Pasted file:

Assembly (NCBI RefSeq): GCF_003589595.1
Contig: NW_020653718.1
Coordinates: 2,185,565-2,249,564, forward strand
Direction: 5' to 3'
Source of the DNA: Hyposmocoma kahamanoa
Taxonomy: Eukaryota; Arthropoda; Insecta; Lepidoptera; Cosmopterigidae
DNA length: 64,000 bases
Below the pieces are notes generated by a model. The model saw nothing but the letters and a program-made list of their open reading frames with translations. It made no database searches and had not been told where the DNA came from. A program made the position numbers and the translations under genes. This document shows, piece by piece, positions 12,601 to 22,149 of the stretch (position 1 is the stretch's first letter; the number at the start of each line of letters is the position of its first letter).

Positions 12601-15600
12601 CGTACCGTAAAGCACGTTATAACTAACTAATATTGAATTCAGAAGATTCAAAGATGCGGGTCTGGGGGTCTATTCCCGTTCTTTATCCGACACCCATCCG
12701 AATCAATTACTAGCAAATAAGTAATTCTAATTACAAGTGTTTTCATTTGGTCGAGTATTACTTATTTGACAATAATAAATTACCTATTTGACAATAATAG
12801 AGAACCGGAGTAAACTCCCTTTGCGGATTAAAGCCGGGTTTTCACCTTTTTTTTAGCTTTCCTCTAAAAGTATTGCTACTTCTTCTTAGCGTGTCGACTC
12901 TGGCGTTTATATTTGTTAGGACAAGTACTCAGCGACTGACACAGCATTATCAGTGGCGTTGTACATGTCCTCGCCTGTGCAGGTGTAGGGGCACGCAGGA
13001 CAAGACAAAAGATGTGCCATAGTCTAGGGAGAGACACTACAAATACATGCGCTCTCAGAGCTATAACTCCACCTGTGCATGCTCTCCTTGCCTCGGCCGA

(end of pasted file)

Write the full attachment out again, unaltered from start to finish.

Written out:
Assembly (NCBI RefSeq): GCF_003589595.1
Contig: NW_020653718.1
Coordinates: 2,185,565-2,249,564, forward strand
Direction: 5' to 3'
Source of the DNA: Hyposmocoma kahamanoa
Taxonomy: Eukaryota; Arthropoda; Insecta; Lepidoptera; Cosmopterigidae
DNA length: 64,000 bases
Below the pieces are notes generated by a model. The model saw nothing but the letters and a program-made list of their open reading frames with translations. It made no database searches and had not been told where the DNA came from. A program made the position numbers and the translations under genes. This document shows, piece by piece, positions 12,601 to 22,149 of the stretch (position 1 is the stretch's first letter; the number at the start of each line of letters is the position of its first letter).

Positions 12601-15600
12601 CGTACCGTAAAGCACGTTATAACTAACTAATATTGAATTCAGAAGATTCAAAGATGCGGGTCTGGGGGTCTATTCCCGTTCTTTATCCGACACCCATCCG
12701 AATCAATTACTAGCAAATAAGTAATTCTAATTACAAGTGTTTTCATTTGGTCGAGTATTACTTATTTGACAATAATAAATTACCTATTTGACAATAATAG
12801 AGAACCGGAGTAAACTCCCTTTGCGGATTAAAGCCGGGTTTTCACCTTTTTTTTAGCTTTCCTCTAAAAGTATTGCTACTTCTTCTTAGCGTGTCGACTC
12901 TGGCGTTTATATTTGTTAGGACAAGTACTCAGCGACTGACACAGCATTATCAGTGGCGTTGTACATGTCCTCGCCTGTGCAGGTGTAGGGGCACGCAGGA
13001 CAAGACAAAAGATGTGCCATAGTCTAGGGAGAGACACTACAAATACATGCGCTCTCAGAGCTATAACTCCACCTGTGCATGCTCTCCTTGCCTCGGCCGA